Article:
In his remarks, Blair observed that leadership demands have changed and that governments are expected to do far more than they ever were traditionally. “They’ve got to deliver services for their people; they’ve got to put in place the right environment for their economy, they’ve got to deal with all sorts of huge crises, of which COVID-19 is just the latest example. All of these require extraordinary focus, clarity and decisionmaking.”
To meet these delivery expectations, governments must focus on prioritization, policy, personnel and performance management. “Performance management is the most critical one. What’s difficult is that each of these systems you’re trying to change will have interests that often will obstruct. They’ll need areas that need you to go across the whole of government, to get something done in one area of government, they’ll have complicated politics around them.”
Adesina commended Kenyatta for focusing on ordinary citizens and praised the Kenyan government’s ‘Big Four’ agenda, which prioritizes food security, affordable housing, manufacturing, and affordable healthcare for all, and noting a fifth area in which the country had made great strides. “Mr. President, you’re doing exceptional work on energy. You’re connecting your people all over the country in an amazing way with last mile delivery. If you add in energy, you’d actually have a big five.”
The Bank president set out some delivery lessons: A clear vision; publish delivery expectations to create accountability; establish a culture of accountability; rigorous results measurement; ensure sustainability.
“The Bank is currently developing a new Africa public service delivery index, that will help to rate African countries including sub nationals on the delivery of public services,” he added.
The COVID-19 pandemic formed a backdrop to the event.
This is not the first pandemic we’ve faced, Adesina said, but it must never happen again that the continent is caught unprepared. “Africa has underinvested massively on healthcare. We need to change and give Africa a quality health care defense system to make sure we have excellent primary health care.”
“One question is, how do you keep the sense of urgency that you had when dealing with the disease and carry that same sense of urgency and focus into building back better afterward?”
The African Development Bank has formed strategic partnerships with Government Delivery Units in Kenya, Morocco, Tunisia, and is working toward approval of a fourth in Senegal. In January 2019, the Bank led the launch of the African Delivery Units Network to provide a platform for sharing knowledge, experience and expertise among African governments’ delivery units.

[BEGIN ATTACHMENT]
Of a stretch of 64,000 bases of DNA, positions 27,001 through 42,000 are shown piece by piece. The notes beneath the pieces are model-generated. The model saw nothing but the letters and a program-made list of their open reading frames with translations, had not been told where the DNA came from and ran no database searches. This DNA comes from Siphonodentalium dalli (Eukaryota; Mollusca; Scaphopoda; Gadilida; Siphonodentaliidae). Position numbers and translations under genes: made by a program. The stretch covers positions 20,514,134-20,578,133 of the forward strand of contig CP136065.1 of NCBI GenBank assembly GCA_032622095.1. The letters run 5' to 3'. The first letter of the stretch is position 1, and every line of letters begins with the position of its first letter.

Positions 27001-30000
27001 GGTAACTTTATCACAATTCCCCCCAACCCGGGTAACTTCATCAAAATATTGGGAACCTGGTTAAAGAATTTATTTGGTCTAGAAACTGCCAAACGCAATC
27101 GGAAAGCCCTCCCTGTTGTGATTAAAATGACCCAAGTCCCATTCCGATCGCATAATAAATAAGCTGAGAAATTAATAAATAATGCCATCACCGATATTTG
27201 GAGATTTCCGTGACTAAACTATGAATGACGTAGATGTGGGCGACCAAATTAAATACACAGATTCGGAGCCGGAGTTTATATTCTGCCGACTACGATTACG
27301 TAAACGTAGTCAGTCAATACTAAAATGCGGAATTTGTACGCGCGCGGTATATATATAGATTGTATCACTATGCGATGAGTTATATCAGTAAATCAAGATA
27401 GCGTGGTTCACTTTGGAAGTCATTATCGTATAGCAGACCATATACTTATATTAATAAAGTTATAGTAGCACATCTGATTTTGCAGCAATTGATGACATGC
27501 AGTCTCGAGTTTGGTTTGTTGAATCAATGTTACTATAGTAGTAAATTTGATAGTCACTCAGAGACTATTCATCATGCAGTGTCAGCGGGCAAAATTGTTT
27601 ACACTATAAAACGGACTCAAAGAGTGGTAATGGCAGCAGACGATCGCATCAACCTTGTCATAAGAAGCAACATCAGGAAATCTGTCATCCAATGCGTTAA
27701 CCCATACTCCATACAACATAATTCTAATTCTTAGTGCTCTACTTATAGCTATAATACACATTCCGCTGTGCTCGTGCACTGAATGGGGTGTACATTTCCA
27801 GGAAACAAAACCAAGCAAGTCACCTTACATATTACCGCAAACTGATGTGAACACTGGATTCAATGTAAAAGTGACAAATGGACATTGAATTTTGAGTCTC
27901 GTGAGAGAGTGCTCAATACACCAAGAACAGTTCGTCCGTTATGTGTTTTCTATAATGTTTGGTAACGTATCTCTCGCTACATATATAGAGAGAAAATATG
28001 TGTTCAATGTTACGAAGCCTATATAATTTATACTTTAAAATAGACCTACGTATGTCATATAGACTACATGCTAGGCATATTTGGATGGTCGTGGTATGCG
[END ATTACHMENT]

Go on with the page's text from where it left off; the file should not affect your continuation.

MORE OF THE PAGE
The two-day event includes technical sessions and presentations by specialists, including representatives of national and city government, multilateral development institutions and other development partners.
Why Ghana needs a new financial sector regulation architecture
November 25, 2020 | 0 Comments
By Woelinam Dogbe*
There is ample evidence that the existing financial sector regulation architecture in Ghana is not fit-for-purpose.
Ghana’s financial sector is in crisis. A crisis occasioned by the collapse of over 300 financial institutions; and which has affected every division of the financial sector. Universal banks, savings and loans companies, microfinance companies, capital market institutions, and insurance companies have been impacted.
While majority of the collapsed institutions were licensed and regulated, a few were unlicensed and ought not to have been in operation. The fact that the unlicensed institutions were allowed a free rein to operate until their eventual collapse, speaks volumes about the existing regulatory regime and the safety of financial consumers.
Experts have identified the causes of the crisis to be: weak regulatory supervision, unethical behaviour by managers of the financial institutions, and poor corporate governance practices. In the specific case of the unlicensed institutions, their illegal activities flourished because of dereliction of duty on the part of regulators.
The devastation caused by the crisis has been severe and widespread. Apart from financial losses, consumer confidence in the financial sector has been significantly weakened. Some consumers have lost their lives as a result of the trauma of having their life savings locked up in collapsed institutions.
Unquestionably, there is the need for a regulatory regime that is fit-for-purpose. One that prioritizes the need to ensure the safety of institutions as well as prioritize the need to protect consumers. Thus, the necessity of regulatory reform is imperative.
Presently, the regulators of Ghana’s financial sector (i.e. Bank of Ghana – BOG, Securities and Exchanges Commission – SEC, National Insurance Commission – NIC and National Pensions Regulatory Authority – NPRA) have through their actions and inactions demonstrated that they prioritize Prudential Regulation (“ensuring financial institutions remain strong”) to the neglect of Conduct Regulation (“ensuring the safety and fair treatment of consumers”).